"For a while my hobby was collecting cars," Aoki says. "I have Bentley, Rolls-Royce, Ferrari. I have 30 or 40 cars. And two-car garage. A problem. Italian mechanic steals six or seven cars. I don't know for two months. I play backgammon until 6 a.m.; I cannot work. I collect houses—in Los Angeles, in Miami, two in New Jersey, New York apartment, Atlanta condominium. I don't go to Atlanta for two years! These things are headaches. After accident I decide to sell everything. I want to live simply."

Uncharacteristically, he even sold his boats. Aoki tends to abandon a hobby only after he feels certain that he has mastered it. He stopped wrestling after winning the AAU's Wrestler of the Year award in 1964; he dropped serious backgammon soon after beating former world champ Oswald Jacoby in 1974. But he has never won a U.S. or world power-boating title.

Though Aoki's physician doubted that his patched-up body could stand the three-hour pounding in a powerboat hull, if Rocky had any doubts, they weren't evident at the drivers' meeting the day before the Benihana. While officials briefed the crews on the course, Aoki piped up. "Don't worry," he told the other racers. "Just follow me."

The Benihana Grand Prix is run almost entirely up and down the New Jersey shoreline, pleasing both spectators (evidently; some 250,000 line the beaches each year) and drivers (manifestly; few get lost). But there's one nettlesome dogleg on the open-class course, marked by the "BA buoy," seven miles offshore at the northern end. Aoki and Quam decided that 20 miles into the race they'd route themselves past the start-finish line checkpoint at Point Pleasant before heading out to sea and the BA marker. Though the detour would add about a mile to the leg, the extra reference point would make it easier to hit the buoy. As for his health, Aoki announced that if the ocean was rough, Benihana would carry a crew of four rather than the usual three. That way Aoki was expendable. "If I cannot do it," he said, "I simply throw myself in water at some checkpoint."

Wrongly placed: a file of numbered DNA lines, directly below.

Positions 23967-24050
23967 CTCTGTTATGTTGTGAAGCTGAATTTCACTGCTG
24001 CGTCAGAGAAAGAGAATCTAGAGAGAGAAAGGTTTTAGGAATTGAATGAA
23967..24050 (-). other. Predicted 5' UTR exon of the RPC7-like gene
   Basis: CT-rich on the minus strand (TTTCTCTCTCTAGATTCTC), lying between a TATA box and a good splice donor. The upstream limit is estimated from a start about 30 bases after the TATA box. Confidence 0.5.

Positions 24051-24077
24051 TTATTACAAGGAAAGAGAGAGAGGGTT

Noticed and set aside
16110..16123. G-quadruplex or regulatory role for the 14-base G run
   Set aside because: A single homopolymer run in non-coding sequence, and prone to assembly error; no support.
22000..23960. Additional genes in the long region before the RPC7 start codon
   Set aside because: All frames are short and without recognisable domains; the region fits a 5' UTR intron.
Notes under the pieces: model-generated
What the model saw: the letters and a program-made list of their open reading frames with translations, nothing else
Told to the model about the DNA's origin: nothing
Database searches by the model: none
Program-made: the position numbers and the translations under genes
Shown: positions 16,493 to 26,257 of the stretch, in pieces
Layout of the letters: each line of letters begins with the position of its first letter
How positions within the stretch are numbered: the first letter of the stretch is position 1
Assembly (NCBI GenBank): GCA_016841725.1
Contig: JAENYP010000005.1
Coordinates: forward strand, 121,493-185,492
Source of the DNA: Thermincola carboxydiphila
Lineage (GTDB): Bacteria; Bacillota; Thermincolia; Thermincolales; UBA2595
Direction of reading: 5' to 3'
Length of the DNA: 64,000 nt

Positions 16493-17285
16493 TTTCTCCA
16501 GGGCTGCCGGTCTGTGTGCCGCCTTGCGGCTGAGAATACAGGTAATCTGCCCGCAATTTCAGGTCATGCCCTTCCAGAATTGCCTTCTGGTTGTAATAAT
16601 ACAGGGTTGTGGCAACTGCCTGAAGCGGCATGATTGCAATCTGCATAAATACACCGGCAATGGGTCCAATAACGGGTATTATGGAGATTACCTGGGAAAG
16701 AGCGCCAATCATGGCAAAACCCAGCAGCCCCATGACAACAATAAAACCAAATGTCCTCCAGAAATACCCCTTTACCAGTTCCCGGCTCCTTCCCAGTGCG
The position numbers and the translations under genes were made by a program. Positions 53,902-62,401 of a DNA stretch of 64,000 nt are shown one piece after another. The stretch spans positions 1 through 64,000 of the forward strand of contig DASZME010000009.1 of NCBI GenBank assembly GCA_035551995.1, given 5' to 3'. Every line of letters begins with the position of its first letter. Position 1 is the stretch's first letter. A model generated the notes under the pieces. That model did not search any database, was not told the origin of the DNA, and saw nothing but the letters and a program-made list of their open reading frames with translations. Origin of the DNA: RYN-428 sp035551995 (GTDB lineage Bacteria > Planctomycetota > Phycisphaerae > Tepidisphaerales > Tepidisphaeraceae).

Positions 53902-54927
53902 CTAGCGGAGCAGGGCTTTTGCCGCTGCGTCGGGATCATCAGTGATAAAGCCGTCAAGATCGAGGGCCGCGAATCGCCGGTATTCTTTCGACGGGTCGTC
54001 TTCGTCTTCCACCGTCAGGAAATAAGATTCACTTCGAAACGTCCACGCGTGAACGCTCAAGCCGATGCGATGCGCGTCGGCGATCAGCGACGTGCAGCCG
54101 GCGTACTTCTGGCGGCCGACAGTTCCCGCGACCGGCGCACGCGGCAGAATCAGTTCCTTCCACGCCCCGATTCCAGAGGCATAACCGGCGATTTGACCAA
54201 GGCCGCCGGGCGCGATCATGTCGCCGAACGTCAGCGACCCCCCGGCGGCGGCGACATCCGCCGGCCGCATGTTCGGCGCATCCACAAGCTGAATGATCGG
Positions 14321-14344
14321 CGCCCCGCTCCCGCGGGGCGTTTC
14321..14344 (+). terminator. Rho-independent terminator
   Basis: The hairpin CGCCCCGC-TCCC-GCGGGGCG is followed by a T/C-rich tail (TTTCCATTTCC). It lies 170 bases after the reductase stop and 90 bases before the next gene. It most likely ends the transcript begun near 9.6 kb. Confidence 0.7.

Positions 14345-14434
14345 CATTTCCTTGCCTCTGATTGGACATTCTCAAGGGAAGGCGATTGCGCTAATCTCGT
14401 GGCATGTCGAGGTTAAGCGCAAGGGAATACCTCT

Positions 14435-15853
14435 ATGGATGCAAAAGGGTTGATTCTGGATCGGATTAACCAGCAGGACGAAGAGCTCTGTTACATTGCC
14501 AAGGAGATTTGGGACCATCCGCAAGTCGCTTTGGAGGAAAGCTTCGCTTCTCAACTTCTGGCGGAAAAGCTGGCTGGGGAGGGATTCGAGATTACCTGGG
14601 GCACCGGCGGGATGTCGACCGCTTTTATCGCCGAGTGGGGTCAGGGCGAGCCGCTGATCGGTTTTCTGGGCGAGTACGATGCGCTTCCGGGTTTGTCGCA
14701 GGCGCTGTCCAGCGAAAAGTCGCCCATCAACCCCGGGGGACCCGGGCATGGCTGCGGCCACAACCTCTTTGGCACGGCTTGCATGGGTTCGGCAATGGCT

Race day came up hazy, but with catamaran weather: pleasant over glass. Benihana led at the start, and the crew's conservative navigating strategy served it well. Several drivers had trouble picking out the BA buoy on the chalky horizon. Others, like defending world champion Jerry Jacoby, the national point-standings leader going into the race, hardly had to bother with buoys. Jacoby's Cigarette Hawk blew an engine early in the race, becoming one of six boats in the 13-craft open class that failed to finish. Betty Cook, the two-time world champion who moved atop the point standings by placing fourth in Michelob Light, called Benihana "one dynamite boat. It's fast, and seems quite rugged."

Not that Benihana had a glitch-free time of it. Twice Aoki inadvertently tripped his kill switch, the cord running from each crewman's life jacket to the ignition that automatically cuts the engine if he's thrown from the cockpit. Aoki's cord was too short and he couldn't control his weak legs well enough to keep tension from building on the kill-switch line. Quam was upset. "We had a little fight out there," Aoki said later. "We lost 40 seconds one time, about two minutes the other. But we had very good time [2:35:33, and an 80.25-mph average speed] in boat made in United States." The kill switches, he said jokingly, were made in Japan.



Benihana flew over the tranquil Atlantic at a record speed of 80.25 mph for 208 miles.



The Benihana boys: Navigator Mike Nebus, Aoki, Quam.